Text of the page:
This book reminded me of those intensely awkward friendships, relationships, flatmate scenarios where you say yes to something—responding to a momentary appreciation of the person’s good qualities—and find yourself trapped like quicksand, sucked into their world, financially or emotionally entangled, unable to simply walk away and having to painfully negotiate every detail of every interaction.
Set in recent Auckland and the Bay of Islands, we first meet Cynthia lying on a lawn, ogling her fitness instructor Anahera, reading far too much into every tiny gesture and physical interaction. “I have $30,000 and I’m thinking of leaving this dump-hole city,” lies Cynthia to Anahera who pretends not to notice. We see a snapshot of Cynthia’s life in her father’s house, sleeping all day, looking at Facebook and Instagram, and fucking dull boys who don’t share her outlook on entertainment. Then Anahera—a blatant opportunist—shows up at Cynthia’s front door, saying she’s getting a divorce and wants to leave town. Cynthia cleans out her father’s bank account and it’s on. They drive up north, buy a lovely little boat called ‘Baby’, and sail out into the bay.
From here, the tension—sexual, dramatic and violent—builds at the pace of a thriller, cleverly contrasting and playing with the drudgery and domesticity of living on the boat, with lots of attention paid to food, supermarket shopping at the mainland and the peculiar apparatus needed for toileting.
Anahera is smart, resilient and self-sufficient, but emotionally cold and not above grifting. Cynthia fronts as vapid and clueless, but is incredibly persusasive and passively-agressively demanding, cooly hiding her absolute obsession with Anahera most of the time, while willing herself to believe their interaction and affection is far more mutual.
Being in an obsessive state means living on the edges of delusion and reality. Cynthia is pleased with herself when she deletes messages from her father after reading them only once. She knows what she’s done, but the lure of money was the only way she knew how to get close to Anahera and acknowledging this would break the spell.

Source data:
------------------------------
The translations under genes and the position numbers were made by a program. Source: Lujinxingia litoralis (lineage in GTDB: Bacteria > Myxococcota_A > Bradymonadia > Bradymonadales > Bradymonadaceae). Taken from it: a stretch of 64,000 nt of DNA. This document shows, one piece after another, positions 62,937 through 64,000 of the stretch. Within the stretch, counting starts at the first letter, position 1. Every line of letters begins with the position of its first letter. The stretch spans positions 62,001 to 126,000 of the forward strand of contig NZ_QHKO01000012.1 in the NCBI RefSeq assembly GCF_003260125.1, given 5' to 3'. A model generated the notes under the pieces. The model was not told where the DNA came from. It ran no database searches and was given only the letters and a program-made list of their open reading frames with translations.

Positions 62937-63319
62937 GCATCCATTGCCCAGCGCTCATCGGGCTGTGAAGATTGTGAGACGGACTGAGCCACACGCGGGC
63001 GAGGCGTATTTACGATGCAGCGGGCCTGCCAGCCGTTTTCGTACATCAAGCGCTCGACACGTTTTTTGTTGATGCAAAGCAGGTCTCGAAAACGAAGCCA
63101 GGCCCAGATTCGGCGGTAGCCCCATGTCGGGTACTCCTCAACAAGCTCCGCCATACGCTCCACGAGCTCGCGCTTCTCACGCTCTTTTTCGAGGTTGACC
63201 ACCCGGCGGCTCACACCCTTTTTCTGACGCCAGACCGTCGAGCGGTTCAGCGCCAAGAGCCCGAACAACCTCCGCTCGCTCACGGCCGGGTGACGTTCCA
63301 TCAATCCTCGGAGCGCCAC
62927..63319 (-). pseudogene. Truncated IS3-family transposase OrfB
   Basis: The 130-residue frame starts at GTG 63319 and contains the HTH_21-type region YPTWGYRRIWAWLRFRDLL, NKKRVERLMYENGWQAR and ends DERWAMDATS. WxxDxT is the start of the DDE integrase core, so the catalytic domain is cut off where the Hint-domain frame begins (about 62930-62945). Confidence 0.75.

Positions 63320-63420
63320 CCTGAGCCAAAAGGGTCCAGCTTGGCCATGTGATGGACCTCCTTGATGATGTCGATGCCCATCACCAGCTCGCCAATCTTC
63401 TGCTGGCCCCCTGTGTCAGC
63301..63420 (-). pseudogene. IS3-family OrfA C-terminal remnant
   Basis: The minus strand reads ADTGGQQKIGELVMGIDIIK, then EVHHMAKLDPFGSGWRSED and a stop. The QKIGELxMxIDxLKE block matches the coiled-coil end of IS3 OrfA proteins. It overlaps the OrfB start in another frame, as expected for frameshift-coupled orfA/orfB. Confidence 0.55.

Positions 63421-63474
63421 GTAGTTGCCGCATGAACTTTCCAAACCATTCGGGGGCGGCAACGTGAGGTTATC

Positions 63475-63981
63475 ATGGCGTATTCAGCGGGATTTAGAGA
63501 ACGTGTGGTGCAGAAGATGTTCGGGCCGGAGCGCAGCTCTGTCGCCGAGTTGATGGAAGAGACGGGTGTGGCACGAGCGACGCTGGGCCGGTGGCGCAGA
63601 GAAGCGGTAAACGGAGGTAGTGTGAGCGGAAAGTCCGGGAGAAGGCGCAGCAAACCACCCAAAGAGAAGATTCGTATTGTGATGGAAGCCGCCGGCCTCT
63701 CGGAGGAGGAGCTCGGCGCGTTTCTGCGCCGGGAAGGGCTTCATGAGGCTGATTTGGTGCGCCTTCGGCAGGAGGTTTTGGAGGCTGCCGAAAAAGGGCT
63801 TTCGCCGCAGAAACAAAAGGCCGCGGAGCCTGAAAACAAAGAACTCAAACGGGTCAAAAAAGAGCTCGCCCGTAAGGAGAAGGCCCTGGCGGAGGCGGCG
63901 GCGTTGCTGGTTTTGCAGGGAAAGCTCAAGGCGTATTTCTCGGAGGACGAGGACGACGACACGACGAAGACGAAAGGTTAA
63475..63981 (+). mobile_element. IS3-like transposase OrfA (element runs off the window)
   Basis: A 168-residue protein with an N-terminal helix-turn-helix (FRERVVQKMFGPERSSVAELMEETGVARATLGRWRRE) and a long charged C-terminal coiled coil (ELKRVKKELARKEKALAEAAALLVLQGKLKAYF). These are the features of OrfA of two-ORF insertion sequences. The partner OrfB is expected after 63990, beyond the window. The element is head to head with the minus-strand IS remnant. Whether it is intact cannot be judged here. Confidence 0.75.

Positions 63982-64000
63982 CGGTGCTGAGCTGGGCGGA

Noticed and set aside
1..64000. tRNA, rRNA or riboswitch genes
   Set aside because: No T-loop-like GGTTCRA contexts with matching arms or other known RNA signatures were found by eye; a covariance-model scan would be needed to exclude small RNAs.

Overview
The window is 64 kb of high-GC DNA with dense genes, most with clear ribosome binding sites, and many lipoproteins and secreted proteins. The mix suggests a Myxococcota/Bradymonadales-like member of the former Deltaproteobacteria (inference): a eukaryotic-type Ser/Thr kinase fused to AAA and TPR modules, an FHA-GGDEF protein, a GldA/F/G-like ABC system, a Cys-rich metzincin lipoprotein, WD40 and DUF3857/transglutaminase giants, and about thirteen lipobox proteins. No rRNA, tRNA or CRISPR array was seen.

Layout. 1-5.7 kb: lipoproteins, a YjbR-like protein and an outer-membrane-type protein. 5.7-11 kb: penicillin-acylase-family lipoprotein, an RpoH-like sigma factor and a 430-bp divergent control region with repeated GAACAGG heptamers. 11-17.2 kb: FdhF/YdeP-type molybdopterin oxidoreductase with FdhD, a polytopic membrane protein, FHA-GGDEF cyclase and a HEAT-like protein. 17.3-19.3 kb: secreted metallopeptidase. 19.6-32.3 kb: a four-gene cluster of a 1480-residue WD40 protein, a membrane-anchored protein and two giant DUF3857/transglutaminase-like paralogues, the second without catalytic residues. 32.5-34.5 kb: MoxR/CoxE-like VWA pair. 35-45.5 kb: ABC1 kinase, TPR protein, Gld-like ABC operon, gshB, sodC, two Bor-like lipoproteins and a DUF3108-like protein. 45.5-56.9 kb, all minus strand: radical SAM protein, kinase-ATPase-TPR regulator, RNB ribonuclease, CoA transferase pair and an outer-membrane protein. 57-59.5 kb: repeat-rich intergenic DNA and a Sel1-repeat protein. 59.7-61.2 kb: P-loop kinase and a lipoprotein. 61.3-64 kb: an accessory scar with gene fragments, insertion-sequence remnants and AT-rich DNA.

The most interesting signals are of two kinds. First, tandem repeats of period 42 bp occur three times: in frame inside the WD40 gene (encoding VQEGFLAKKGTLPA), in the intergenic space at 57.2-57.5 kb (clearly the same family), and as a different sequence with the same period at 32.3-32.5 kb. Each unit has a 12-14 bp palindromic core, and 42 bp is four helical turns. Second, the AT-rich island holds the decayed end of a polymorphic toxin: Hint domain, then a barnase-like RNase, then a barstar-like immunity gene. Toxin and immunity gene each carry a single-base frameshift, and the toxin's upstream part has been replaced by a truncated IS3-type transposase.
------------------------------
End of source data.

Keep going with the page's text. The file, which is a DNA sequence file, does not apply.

The comparison to Heavenly Creatures is apt, but the story moves into a different, more one-sided place as it develops, imbued with a solipsism and blundering failure of empathy that is utterly, tragically specific to our present day media-saturated existence.
Midway through, there seems to be genuine affection and even possibility for a romance between the women, reinforced by a cute and touching scene where Anahera flings some romance paperbacks at Cynthia and nibbles her ear, saying she wants to spend the day together. Later, we’re forced to re-evaulate this. Cynthia is utterly unmoored from social reality. She is telling the story filtered through her own desires and a complete lack of reference to other people’s feelings and emotions. This unreliability might be obvious from the start, but we don’t know how all-encompassing this narrative mode is until their foolish scheming leads to a young boy falling to his death on a remote island and we see Cynthia pretending not to notice Anahera praying in panic.
This is where things get really weird. They find a tent on the island. A man walks out of the bushes and says “I am a German man,” then—in case we weren’t sufficiently suspicious that he’s not German at all—he says his name is Gordon.
At this point, the narrative is in thrall to Cynthia’s deranged view of the world and runs with the pretence. First, Gordon is a bumbling, idiot tourist mark for their money-making grift. Then he’s an annoying third wheel, suspiciously infatuated with Anahera. Then he’s familiar to Anahera, someone she knows. His fake German accent lapses. He’s a pathetic creep. He’s fucking Anahera. Anahera wants him.
As Cynthia gets more and more frustrated, her thoughts start to be punctuated with violence. When Gordon first goes onto the boat, she casually imagines smashing his head against the cabin wall. When he makes her think about sex, she pictures ripping his tongue out and shoving it back down his throat.
It’s these aspects of the book that make it such a stunning and impressive achievement. The way the story is told through Cynthia’s evolving perception of the dynamic, from naive crush to carefree obsession, to brutal jealously, with every step of this transformation reflected and reinforced by foreshadowing at the sentence level and a steady ramp-up of Cynthia’s darkest thoughts, anchored by a consistent, flat, deadpan tone.
When Cynthia first tries to murder Gordon by smashing an exercise weight on his head, the climactic action fizzles and she’s left dazed and disappointed, splashing in the ocean in an abortive suicide attempt that leaves her painfully sunburnt instead. By the time she actually murders him, it’s anti-climactic, nearly the last page of the book. It might seem like her shame and rage has overwhelmed almost everything else, but she’s triumphantly glib. “You know he’s just a silly old thing that escaped from the meat factory,” Cynthia tells Anahera, completely effacing Anahera’s trauma and going on to idly wonder, still, “Might they not make love?”
Baby is fast and powerful and wonderfully written and it hits you right in the guts.